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Back from Asia, Obama weighs strategic partnerships, China's economic muscle

Obama's stops in India and Indonesia balanced security with economic pressures. But back-to-back global summits in Japan and South Korea underscored the administration’s weaker hand with China.

By Correspondent / November 15, 2010

President Obama visits the Great Buddha of Kamakura with Michiko Sato, temple director, and Takao Sato, the 15th chief monk of the temple, at Kotokuin Temple in Kamakura, Japan, Sunday, Nov. 14.

Charles Dharapak/AP Photo

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New Delhi

Like many sporting contests, President Obama’s just-concluded four-nation Asian tour was a game of two halves.

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Stops in India and Indonesia were charm offensives that yielded goodwill, commercial deals, and progress on security cooperation. But the latter half of the trip – back-to-back global summits in Japan and South Korea – ran into strong economic headwinds that underscored the administration’s weaker hand in a region that’s increasingly bound to China, its largest economy. A stalled trade treaty in South Korea also proved a major disappointment.

Many observers noted that China was the "elephant in the room" on Obama’s tour, conspicuous by its absence from his schedule. While Obama was keen to push a broad agenda on his stops, there was a strong emphasis on security ties, which chimes with rising suspicions in the region over Chinese territorial claims in the South China Sea.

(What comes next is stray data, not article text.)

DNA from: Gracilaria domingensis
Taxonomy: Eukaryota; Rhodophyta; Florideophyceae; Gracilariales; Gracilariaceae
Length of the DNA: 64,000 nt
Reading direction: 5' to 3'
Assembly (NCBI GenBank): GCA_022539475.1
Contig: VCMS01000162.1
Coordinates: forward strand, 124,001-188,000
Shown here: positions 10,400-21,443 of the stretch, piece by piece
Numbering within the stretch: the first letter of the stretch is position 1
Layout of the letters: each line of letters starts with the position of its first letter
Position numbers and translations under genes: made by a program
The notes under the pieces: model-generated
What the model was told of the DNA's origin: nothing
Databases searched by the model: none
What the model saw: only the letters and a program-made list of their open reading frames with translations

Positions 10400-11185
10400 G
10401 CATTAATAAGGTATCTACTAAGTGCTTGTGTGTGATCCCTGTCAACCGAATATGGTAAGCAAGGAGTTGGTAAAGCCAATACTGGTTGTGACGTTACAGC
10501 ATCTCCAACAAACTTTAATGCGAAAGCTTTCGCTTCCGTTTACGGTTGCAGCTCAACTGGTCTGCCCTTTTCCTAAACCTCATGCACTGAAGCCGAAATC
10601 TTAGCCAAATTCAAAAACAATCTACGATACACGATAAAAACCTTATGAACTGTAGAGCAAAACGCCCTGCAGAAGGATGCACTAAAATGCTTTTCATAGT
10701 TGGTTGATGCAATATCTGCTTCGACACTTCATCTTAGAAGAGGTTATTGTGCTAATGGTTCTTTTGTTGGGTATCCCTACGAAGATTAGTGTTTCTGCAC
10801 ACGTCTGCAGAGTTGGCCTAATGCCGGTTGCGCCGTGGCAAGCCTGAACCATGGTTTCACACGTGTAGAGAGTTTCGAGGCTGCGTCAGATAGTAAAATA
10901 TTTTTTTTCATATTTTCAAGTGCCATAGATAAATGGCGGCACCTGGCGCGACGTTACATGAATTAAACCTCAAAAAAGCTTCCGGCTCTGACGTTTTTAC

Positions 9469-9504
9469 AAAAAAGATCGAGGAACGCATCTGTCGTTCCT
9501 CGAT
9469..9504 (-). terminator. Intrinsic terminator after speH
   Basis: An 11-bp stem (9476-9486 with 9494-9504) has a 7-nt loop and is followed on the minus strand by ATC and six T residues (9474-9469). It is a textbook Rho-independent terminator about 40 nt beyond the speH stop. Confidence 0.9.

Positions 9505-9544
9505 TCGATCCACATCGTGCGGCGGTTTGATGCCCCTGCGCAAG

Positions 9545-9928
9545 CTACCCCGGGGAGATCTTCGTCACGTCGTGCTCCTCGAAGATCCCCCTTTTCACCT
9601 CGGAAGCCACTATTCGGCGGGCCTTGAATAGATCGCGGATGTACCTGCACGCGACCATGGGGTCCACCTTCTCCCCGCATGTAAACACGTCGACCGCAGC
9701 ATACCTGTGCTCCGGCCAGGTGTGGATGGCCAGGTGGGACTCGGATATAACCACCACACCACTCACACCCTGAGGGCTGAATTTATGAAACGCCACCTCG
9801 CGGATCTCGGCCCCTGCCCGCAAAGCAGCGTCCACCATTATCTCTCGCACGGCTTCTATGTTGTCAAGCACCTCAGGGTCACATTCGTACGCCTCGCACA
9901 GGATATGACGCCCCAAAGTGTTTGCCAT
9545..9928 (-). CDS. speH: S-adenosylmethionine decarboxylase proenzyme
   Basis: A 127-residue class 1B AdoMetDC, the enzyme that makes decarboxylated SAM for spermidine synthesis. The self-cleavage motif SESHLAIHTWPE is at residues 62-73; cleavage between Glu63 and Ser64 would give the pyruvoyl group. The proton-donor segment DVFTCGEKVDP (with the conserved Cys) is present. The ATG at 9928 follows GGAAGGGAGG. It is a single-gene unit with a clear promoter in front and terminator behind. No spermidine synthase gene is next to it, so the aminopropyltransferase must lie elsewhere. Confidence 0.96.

In Japan, which is sparring with China and Russia over niggling territorial disputes, Prime Minister Naoto Kan praised Obama for “constantly standing by Japan’s side.” In turn, Obama described the US-Japan alliance as a cornerstone of regional security. Analysts said Obama’s public show of support was intended to remind China that the US is still militarily engaged in Northeast Asia, despite its economic pains at home and a grueling fight in Afghanistan.

“There is no doubt that Obama had China in mind, that he wanted to send a signal that Japan is a very important ally, and that the US could use its position in Asia, through Japan, to counterbalance China,” says Koichi Nakano, a professor of political science at Sophia University in Tokyo.

Flattery and US intentions

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